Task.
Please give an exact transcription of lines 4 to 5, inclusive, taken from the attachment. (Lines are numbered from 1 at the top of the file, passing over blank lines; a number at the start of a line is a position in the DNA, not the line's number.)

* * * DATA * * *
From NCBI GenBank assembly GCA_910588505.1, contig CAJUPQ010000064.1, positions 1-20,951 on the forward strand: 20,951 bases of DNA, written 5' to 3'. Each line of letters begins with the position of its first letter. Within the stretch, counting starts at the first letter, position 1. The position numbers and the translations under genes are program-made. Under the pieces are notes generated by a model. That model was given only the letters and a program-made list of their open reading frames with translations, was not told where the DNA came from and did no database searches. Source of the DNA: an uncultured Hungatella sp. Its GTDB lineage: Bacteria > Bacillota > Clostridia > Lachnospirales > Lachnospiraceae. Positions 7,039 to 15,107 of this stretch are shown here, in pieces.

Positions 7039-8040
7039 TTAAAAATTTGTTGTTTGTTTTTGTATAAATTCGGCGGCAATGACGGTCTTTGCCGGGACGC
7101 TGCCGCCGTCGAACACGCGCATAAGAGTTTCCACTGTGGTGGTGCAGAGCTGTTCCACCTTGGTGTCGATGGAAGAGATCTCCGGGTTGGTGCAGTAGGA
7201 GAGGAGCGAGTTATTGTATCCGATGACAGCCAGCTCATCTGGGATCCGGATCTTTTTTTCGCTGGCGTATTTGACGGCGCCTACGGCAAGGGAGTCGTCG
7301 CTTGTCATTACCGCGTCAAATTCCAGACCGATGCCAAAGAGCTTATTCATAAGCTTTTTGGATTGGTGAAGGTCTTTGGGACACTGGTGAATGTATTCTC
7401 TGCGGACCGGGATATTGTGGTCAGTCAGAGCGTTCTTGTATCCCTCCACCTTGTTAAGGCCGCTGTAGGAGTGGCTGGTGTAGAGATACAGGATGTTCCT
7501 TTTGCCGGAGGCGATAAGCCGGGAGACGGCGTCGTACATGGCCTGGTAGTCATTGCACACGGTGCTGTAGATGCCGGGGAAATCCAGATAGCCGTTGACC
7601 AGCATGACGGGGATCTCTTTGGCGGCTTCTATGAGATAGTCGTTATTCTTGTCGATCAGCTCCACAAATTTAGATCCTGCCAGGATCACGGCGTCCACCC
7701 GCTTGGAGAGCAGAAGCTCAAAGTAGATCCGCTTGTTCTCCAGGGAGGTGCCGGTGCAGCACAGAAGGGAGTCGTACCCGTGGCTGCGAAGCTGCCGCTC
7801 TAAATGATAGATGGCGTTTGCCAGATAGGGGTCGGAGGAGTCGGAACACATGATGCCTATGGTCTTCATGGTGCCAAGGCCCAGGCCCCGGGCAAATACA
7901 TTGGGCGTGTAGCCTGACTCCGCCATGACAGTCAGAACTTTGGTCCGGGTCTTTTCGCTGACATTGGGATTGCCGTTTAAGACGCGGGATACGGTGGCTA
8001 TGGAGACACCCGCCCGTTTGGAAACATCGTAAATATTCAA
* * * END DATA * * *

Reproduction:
7101 TGCCGCCGTCGAACACGCGCATAAGAGTTTCCACTGTGGTGGTGCAGAGCTGTTCCACCTTGGTGTCGATGGAAGAGATCTCCGGGTTGGTGCAGTAGGA
7201 GAGGAGCGAGTTATTGTATCCGATGACAGCCAGCTCATCTGGGATCCGGATCTTTTTTTCGCTGGCGTATTTGACGGCGCCTACGGCAAGGGAGTCGTCG